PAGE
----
“We definitely use energy, but it’s much less now than at the pilot plant,” he added. “I think it’s still more than we would like, but there are clear ways it’s coming down. We see opportunities for the next plant.”

Inside an Insect Farm

Protix, founded in 2009, has also been on scouting missions to expand internationally since it raised over $57 million in equity from impact investors last February. After a recent trip to the U.S., CEO Kees Aarts said during a Zoom meeting, “We see a big opportunity in the U.S. so it’s likely that we’re going to be there quite soon.”

Protix’s current (and only) facility in the Netherlands cost over $50 million to build. Within its 15,000 square feet, it is staffed by more robots than people. A few technicians are posted at central consoles who, among other things, ensure the very clean interior of the vertical farm feels more like the tropics (30°C/86°F) than the south of the Netherlands.

What is most striking, though, are thousands of columns of green crates, each more than 12 feet high and some 50 feet deep. Here, the black soldier fly larvae eat and grow under the watchful eye of image sensors and computers that count their number and size and collect data to identify which have the best hereditary characteristics.

Inside the Protix insect protein vertical farm, with stacks and stacks of green bins holding insects that will eventually become animal feed. (Photo courtesy of Protix)

Inside the Protix insect-protein vertical farm. (Photo courtesy of Protix)

All in all, the larvae consume more than 70,000 tons of food waste annually. Those feed ingredients are delivered daily by truck and turned into a proprietary puree in giant mixers.

“The diet formulation has been getting better, and we’re getting more sustainability from that,” said Schmitt, noting a decrease from roughly 5 to 3.7 units of food for every 1 unit of output.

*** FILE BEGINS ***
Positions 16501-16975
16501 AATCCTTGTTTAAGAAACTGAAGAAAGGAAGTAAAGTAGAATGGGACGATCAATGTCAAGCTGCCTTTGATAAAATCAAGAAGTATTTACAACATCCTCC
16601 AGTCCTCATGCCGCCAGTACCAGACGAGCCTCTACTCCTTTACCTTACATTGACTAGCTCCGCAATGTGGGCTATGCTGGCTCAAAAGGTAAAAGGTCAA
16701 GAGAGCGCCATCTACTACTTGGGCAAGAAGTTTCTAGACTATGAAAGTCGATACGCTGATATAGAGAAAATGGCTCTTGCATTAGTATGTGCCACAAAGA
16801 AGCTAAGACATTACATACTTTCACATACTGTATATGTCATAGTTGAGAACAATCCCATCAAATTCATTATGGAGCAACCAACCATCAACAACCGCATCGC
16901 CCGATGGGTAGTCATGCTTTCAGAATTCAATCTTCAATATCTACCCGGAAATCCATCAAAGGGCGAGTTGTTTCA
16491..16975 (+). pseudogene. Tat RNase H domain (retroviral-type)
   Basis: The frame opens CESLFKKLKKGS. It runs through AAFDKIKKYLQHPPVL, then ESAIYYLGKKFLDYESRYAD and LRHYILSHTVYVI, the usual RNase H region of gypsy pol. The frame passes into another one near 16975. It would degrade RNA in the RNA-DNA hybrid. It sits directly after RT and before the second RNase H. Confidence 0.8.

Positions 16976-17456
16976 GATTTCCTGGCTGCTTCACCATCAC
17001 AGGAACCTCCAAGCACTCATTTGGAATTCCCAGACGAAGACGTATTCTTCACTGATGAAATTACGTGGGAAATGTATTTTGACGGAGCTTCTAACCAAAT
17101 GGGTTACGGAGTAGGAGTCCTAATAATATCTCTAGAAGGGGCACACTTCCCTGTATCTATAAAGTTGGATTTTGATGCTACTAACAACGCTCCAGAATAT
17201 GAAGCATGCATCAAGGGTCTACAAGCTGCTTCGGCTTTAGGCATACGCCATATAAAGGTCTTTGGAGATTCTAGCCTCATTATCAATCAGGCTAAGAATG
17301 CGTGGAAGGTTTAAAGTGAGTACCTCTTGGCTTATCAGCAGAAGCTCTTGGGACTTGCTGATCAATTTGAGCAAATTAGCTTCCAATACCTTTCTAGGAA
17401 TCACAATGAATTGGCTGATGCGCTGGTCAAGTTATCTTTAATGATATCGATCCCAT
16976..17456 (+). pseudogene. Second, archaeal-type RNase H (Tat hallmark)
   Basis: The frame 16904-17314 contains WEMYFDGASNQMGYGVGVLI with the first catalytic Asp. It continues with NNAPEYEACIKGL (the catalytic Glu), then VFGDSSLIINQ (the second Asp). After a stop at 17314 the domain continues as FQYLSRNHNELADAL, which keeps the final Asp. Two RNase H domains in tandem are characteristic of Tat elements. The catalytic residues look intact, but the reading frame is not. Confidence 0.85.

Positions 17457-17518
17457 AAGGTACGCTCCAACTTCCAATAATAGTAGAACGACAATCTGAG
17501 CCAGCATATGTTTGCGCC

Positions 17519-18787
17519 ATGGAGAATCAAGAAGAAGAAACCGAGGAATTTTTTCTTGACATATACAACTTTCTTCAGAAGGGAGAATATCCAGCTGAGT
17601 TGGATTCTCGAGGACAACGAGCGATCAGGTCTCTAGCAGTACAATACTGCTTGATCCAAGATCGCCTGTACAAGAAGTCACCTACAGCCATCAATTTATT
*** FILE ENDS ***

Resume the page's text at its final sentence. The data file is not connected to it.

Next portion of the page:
The company said it has also invested in a genetics program to breed the most desirable traits. In two years, that has resulted in 39 percent heavier larvae, 32 percent more protein harvested per crate, and 21 percent more fat harvested per crate, according to a paper published in Frontiers in Genetics.

“Now we’re looking into how much energy [and] feed they use per kilogram,” added Schmitt. “I think genetics in general is going to cut the consumption of inputs and, in the long run, may be more significant than the technology. We’ll see.”

From Pet Food to Aquafeed

Up to this point, most of Protix’s output has been sold to produce pet food, but that is also changing.

In September, for example, the company unveiled a new partnership to produce feed for European land-based shrimp that replaces marine ingredients with insect protein. “Why are we feeding fish to fish if we can do it more sustainably?” Kees Aarts of Protix has said. “Insects are natural and make more sense.”

Rabobank, the Dutch bank that focuses on the global food and agriculture sector, estimates the insect protein market will increase from 120,000 metric tons in 2020 to half a million by 2030. The industry group International Platform of Insects for Food and Feed (IPIFF) cites an even higher “aspirational” target of 1 million tons.

Currently, over half of the insect protein that is produced is used as an ingredient in pet food, but that percentage is expected to decline during this decade as more insects go to feed farmed fish, industry watchers say.